Duty, Honor, Country

Ok, so bummed that America lost (I never thought I would be pulling for a tie!?) but so glad we will be advancing nonetheless.  I’m really enjoying watching our guys play in the World Cup.

So in honor of America, I wanted to share about the West Point graduation which Scott and I were able to attend last month.


My sister’s boyfriend, Justin, graduated from West Point this year.  Scott and I traveled up to West Point in the fall for a football game, and Scott started angling for an invitation to graduation right about then.  He is Captain America, after all.  We must have made a good impression on Justin when we hosted him in our apartment back in Manhattan or this past Easter, because we got the invitation! Woo to the hoo!

Scott was in from the second the invite touched his hands. The commencement was on a Wednesday so I waffled a bit.  When they announced that the President would be speaking, I decided, politics aside, that I would probably never have an opportunity to hear the President of the United States speak in real life ever again.  And I really wanted to support Megan and Justin.  Boy, I am so glad we went.  It was such an honor to be at West Point’s graduation, seeing the graduating class be commissioned to go serve and protect our country.  It was an experience I will never forget.

I don’t care who you are – hearing Hail to the Chief as the President enters West Point’s Michie Stadium while the next class who have chosen to protect our country salutes – is a special experience.  I got chills and teared up.


Lets get real.  I teared up A LOT that day.  I have a profound respect and gratitude for those that serve our country and protect our way of life.  It’s so often a thankless job.  The whole day I just felt so honored to be there to witness.  Obama gave his speech, and then gave out the diplomas to those that graduated with honors.  He then stayed and shook every single cadet’s hand.  I thought for sure he would leave before the ceremony was over. It was nice that he stayed.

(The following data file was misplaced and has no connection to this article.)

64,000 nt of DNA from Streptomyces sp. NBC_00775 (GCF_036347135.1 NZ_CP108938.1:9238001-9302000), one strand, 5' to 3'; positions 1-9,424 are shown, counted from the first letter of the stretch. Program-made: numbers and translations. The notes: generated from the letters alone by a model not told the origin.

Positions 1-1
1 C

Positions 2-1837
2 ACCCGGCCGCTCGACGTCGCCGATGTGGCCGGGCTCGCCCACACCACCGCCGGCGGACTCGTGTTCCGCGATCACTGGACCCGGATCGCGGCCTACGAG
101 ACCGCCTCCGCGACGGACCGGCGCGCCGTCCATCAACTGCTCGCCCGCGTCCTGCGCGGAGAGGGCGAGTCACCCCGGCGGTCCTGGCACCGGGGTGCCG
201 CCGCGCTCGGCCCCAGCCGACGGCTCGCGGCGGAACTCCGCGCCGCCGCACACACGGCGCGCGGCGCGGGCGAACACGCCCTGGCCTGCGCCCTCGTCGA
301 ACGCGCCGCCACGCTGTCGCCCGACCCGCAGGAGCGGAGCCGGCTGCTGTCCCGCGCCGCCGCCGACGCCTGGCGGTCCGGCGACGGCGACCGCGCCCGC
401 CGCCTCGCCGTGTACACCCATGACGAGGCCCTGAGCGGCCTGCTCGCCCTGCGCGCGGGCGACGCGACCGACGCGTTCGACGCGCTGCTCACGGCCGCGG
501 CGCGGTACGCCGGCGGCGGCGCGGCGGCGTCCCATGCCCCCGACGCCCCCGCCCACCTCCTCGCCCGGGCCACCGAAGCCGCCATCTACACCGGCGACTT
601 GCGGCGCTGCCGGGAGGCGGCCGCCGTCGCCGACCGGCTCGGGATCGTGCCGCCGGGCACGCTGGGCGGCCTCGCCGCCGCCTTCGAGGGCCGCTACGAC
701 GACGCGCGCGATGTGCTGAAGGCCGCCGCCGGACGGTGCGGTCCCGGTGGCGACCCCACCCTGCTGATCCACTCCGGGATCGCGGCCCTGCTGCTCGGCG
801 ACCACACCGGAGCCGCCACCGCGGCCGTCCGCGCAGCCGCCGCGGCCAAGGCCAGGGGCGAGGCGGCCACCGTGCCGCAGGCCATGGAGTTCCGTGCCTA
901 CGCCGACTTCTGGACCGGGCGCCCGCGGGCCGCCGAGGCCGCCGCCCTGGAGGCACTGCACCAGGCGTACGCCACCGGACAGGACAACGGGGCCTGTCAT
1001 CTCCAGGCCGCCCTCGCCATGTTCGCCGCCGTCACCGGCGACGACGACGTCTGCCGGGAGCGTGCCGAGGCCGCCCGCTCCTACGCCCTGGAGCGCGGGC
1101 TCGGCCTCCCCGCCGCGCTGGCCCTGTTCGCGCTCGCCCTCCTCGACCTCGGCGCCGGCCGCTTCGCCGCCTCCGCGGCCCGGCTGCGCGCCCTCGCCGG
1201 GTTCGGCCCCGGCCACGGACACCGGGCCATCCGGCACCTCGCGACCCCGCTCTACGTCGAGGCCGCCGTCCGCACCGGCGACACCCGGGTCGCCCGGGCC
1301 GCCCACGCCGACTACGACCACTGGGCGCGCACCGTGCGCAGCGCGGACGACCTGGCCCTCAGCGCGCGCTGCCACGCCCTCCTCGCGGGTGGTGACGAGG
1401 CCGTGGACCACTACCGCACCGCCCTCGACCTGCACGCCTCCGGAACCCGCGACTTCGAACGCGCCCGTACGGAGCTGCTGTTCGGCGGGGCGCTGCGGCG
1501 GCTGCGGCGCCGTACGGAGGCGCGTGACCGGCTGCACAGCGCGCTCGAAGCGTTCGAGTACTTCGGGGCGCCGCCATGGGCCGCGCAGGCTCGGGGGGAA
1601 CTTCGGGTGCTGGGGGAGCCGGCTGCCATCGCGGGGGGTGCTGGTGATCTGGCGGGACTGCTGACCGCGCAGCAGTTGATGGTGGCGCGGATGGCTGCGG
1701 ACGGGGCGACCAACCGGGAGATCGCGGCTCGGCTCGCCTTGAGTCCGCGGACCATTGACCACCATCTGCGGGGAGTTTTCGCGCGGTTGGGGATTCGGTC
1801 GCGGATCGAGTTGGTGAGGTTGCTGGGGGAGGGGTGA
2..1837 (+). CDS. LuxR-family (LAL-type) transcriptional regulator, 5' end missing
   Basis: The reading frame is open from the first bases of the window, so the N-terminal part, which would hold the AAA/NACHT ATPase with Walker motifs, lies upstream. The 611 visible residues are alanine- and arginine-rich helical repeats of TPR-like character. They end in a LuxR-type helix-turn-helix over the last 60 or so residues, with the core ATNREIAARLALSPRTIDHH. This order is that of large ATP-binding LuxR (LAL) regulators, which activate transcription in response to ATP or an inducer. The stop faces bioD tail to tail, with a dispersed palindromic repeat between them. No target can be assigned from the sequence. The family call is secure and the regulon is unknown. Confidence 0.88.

After the speech and all of the diplomas had been handed out, the graduates all tossed their hats in the air and let out the biggest cheer!


All of the children were then allowed to rush the field to claim a cadet’s hat.  The cadets leave money or a note in their hat in honor of the tradition.


Then our cadet came and found us! IMG_5883

After the ceremony, the new graduates had to immediately go get their new uniform.  My mom laughed at me when I saw Justin approaching our picnic and I said, “Oh, here comes Justin in his new outfit!”

After getting their military ID and new uniform, it was time for the commissioning ceremonies.  IMG_5885

I was surprised how intimate these ceremonies were.  Everyone chose their own commissioning officer, who performed the ceremony in front of the new Second Lieutenant’s (not a cadet anymore!) friends and family.  The commissioning officer was usually a mentor or someone that they had a close relationship with.  IMG_5888

The graduate then has their bars (?) pinned on by two people that are important in their life.  Justin had his mom and dad pin his.  It was just one more personal touch and an opportunity to honor the people that supported you throughout your time at West Point – or that helped get you there.  It was very emotional and personal.  photo-4

One of my favorite touches was that when the commissioning ceremony was over, the graduate had an official “first salute” as a commissioned officer.  Again, making things more personal, they typically choose a close friend that is still a cadet.  My favorite “first salute” was for a girl that had graduated.  She had six {female} friends show up to give her first salute.  I think I was literally choking back sobs at that point.


And then it was over! And my sister was suddenly dating a commissioned officer in the United States Army.  Holy moly!

Congratulations, Justin.  Thank you for letting us share in your special day.



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